I live in the White Mountains of New Hampshire. We live for ski season here. This week the ski season ended almost a month earlier than it usually does because of unseasonably warm weather over the last couple weeks. This is on top of the season starting a couple of weeks late. People are pretty bummed here for that reason. But the reality was, other than the shortness of the season, it was good. We got in a lot of skiing this year. My son made major strides in his ability. My wife and I skied many, many days. It’s just that our expectations were not met so it seems bad because last season was a very long season. The big picture is that some seasons are like this, short and sweet. Some are even worse. We are basing our expectations on last season, which was above average in length.
Same about expectations on investing for retirement.
Some years are really good while others pale in comparison. But, unlike skiing, if you don’t set it up correctly the bad years can really hurt you. Here is what generally happens in bad years. People question their strategies [which is good], and many simply give up and stop what they are doing. This is even more intense when people are invested in instruments that go negative dramatically.
A critical point when thinking about investing for retirement
Somewhere along the way people’s expectations were set that this couldn’t happen. This is, perhaps, the critical point when thinking about investing for retirement. Set your expectations realistically and use strategies that don’t trigger psychological pain in bad years. If you have well placed real estate, then you might suffer some downward movement in your received rent during a recession, might even have some issues with vacancy rates, but this should have been all cooked into the numbers. Same with EIULs.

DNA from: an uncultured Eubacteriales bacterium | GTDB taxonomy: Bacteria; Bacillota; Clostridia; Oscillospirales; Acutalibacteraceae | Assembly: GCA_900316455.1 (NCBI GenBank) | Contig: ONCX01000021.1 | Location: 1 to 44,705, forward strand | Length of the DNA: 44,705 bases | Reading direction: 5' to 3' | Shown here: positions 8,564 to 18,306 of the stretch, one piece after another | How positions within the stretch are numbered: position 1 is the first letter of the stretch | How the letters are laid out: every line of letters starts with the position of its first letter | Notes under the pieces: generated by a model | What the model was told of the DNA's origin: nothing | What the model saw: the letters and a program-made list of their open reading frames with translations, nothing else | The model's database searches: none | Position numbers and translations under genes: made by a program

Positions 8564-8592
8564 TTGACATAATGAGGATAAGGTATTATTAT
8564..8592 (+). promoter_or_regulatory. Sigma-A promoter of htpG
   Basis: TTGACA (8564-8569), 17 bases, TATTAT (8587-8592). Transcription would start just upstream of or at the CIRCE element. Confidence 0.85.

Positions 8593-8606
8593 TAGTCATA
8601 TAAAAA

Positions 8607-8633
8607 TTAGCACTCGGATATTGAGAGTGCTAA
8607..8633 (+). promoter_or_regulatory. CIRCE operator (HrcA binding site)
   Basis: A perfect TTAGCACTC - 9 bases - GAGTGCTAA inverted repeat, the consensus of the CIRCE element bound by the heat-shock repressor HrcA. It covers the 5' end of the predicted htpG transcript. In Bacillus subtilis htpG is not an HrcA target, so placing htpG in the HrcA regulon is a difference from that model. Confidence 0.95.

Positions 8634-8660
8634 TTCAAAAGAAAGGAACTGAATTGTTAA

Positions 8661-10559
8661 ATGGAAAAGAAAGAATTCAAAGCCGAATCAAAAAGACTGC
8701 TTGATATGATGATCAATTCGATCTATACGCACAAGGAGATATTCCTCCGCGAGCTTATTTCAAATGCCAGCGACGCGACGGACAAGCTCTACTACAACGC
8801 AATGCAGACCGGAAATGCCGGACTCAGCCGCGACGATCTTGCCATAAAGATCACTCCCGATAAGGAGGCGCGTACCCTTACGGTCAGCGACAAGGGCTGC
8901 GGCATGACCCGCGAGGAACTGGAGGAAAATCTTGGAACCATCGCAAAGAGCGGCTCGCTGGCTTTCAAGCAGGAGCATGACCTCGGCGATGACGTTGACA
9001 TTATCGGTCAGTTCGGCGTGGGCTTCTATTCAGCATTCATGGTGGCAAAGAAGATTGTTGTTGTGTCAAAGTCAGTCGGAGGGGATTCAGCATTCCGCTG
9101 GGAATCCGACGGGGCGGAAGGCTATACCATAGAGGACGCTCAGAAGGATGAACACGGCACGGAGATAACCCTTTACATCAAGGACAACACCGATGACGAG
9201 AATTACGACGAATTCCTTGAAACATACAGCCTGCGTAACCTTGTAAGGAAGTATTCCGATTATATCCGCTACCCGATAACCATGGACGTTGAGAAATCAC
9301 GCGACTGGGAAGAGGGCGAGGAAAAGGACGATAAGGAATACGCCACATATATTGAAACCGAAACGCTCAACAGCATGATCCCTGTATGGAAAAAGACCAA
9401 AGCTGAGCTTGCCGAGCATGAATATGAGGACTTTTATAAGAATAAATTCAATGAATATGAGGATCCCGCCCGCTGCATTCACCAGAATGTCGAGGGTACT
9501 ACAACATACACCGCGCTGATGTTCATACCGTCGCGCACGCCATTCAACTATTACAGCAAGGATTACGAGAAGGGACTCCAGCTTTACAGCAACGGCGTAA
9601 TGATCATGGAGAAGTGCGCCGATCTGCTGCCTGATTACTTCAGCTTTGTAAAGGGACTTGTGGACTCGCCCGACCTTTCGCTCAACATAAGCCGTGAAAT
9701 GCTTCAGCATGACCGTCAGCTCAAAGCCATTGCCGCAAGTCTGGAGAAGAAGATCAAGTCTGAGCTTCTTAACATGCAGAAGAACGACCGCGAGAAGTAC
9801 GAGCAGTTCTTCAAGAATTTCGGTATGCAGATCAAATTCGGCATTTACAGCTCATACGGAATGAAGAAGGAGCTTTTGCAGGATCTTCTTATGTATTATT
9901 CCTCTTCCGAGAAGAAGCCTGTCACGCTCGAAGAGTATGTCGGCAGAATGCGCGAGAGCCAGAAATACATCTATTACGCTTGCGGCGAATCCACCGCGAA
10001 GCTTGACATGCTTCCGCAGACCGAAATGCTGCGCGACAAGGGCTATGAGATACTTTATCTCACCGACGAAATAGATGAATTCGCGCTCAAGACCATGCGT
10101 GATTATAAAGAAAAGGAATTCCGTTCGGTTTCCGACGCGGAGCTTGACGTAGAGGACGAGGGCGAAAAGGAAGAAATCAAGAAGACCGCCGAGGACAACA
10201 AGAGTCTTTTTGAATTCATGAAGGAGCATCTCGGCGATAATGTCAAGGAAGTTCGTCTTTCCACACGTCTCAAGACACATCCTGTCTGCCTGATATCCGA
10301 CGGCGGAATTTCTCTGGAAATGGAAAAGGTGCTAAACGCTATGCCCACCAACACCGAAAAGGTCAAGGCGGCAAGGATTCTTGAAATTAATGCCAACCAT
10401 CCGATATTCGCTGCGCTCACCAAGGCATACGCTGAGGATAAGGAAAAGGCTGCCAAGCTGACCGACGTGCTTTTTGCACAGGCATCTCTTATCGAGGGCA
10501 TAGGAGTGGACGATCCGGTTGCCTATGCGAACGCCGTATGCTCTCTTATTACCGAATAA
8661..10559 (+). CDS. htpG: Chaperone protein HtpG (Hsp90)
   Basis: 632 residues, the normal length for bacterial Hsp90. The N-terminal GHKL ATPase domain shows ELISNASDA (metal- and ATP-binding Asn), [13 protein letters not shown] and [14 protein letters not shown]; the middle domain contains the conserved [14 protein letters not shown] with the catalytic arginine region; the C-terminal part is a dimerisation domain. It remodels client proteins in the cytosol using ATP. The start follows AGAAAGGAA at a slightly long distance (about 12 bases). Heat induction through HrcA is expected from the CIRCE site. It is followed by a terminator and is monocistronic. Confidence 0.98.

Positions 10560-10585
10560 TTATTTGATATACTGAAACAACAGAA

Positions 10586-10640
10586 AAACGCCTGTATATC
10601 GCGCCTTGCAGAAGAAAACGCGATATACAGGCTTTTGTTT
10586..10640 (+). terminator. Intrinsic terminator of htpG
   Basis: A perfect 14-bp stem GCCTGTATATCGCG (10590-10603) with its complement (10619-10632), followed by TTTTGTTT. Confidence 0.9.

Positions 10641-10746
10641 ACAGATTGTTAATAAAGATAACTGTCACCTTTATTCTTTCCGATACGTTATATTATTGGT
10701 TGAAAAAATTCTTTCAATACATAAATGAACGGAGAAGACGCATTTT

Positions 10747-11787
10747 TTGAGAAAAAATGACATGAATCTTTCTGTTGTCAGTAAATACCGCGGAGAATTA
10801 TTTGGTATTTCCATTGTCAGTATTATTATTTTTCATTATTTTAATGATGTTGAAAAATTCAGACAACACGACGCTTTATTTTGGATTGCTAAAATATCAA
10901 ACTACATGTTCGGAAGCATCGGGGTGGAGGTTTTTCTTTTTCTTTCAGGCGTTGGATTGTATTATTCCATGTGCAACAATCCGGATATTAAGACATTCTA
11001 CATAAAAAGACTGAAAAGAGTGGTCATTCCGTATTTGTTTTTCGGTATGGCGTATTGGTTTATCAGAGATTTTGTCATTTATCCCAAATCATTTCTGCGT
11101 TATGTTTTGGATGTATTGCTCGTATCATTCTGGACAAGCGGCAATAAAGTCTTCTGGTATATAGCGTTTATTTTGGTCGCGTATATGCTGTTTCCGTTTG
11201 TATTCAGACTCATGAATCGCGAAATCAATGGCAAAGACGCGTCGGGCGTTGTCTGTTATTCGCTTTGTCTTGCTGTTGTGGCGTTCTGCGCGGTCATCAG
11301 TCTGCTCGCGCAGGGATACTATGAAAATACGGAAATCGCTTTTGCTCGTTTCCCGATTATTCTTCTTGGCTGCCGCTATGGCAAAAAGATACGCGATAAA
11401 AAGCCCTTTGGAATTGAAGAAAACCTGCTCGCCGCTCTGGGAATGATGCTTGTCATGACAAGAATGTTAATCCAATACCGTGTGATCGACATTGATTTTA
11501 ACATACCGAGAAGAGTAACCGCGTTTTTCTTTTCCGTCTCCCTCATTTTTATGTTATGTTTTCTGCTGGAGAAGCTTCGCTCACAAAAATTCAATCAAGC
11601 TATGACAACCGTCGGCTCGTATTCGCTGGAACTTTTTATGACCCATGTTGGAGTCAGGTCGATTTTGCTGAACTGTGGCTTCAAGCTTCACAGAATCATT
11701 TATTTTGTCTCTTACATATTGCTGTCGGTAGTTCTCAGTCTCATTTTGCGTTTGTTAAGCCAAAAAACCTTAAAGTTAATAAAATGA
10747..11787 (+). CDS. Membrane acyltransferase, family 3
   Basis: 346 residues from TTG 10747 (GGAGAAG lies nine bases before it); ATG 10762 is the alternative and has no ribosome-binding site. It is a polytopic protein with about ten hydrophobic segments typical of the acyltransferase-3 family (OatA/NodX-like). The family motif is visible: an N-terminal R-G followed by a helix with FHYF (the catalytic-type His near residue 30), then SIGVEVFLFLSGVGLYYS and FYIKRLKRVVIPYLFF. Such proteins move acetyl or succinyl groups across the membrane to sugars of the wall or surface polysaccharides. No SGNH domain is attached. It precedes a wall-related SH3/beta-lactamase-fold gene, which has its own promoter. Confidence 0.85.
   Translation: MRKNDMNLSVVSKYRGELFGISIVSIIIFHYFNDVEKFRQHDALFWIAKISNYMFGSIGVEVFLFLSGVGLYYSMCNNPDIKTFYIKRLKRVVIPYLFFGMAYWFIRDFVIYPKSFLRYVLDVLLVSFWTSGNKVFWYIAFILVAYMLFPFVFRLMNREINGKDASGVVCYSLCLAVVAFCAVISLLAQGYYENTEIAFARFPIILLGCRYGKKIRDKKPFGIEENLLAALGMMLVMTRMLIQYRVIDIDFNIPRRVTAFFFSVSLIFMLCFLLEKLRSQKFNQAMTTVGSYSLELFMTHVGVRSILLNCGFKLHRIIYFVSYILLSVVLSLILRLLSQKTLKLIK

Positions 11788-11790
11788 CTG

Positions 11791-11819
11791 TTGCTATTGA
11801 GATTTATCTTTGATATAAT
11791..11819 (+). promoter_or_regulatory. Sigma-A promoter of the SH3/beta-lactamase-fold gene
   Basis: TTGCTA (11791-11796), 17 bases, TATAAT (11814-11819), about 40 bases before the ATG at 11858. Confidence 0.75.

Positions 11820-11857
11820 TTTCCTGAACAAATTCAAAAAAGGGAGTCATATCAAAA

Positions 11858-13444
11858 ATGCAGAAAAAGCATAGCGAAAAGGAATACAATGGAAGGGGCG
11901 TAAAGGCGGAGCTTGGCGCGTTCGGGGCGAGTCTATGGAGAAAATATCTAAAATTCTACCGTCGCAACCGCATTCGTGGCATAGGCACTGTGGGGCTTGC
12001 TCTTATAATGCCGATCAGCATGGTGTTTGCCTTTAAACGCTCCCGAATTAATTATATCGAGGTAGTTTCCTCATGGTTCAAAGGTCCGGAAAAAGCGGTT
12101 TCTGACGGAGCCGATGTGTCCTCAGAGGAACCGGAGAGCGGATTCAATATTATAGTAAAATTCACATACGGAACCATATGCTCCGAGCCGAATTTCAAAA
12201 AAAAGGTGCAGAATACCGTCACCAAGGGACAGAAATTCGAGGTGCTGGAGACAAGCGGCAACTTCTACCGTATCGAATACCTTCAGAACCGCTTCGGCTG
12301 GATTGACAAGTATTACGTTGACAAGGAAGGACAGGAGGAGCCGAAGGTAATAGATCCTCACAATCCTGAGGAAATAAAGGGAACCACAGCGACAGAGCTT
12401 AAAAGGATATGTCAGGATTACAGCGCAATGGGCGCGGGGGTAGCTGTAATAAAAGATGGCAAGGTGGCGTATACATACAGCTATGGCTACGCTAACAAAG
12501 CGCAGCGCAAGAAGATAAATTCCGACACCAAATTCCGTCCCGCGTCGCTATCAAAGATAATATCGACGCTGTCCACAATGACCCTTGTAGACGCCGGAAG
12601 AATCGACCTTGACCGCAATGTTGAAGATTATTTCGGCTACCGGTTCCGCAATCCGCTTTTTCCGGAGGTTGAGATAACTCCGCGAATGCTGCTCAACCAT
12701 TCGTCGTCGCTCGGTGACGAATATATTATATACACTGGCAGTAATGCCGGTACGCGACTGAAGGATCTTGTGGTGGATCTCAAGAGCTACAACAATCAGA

You might have a couple of years of no-gains, but on the other side you will get good gains. Same with your rentals. As long as you have set your expectations correctly, you will be fine in the long run and not do something dumb. And you made good progress even during recessions, just like my son improved his skiing even during a short season! Sometimes because of your expectations you don’t realize how much progress you really made.
BawldGuy Here: This might be one of Dave’s most valuable posts so far this year. The ups and downs of the national and sometimes local economies come and go like the seasons. That’s exactly why real estate and EIULs are worth their weight in gold. Over the long run, for different reasons, they both yield the results expected by investors. The investment world, like anything else is relative. When compared to the multitude of options from which the investor has to choose, real estate and the EIUL have been kings of the mountain so long, few even know what vehicles are next best.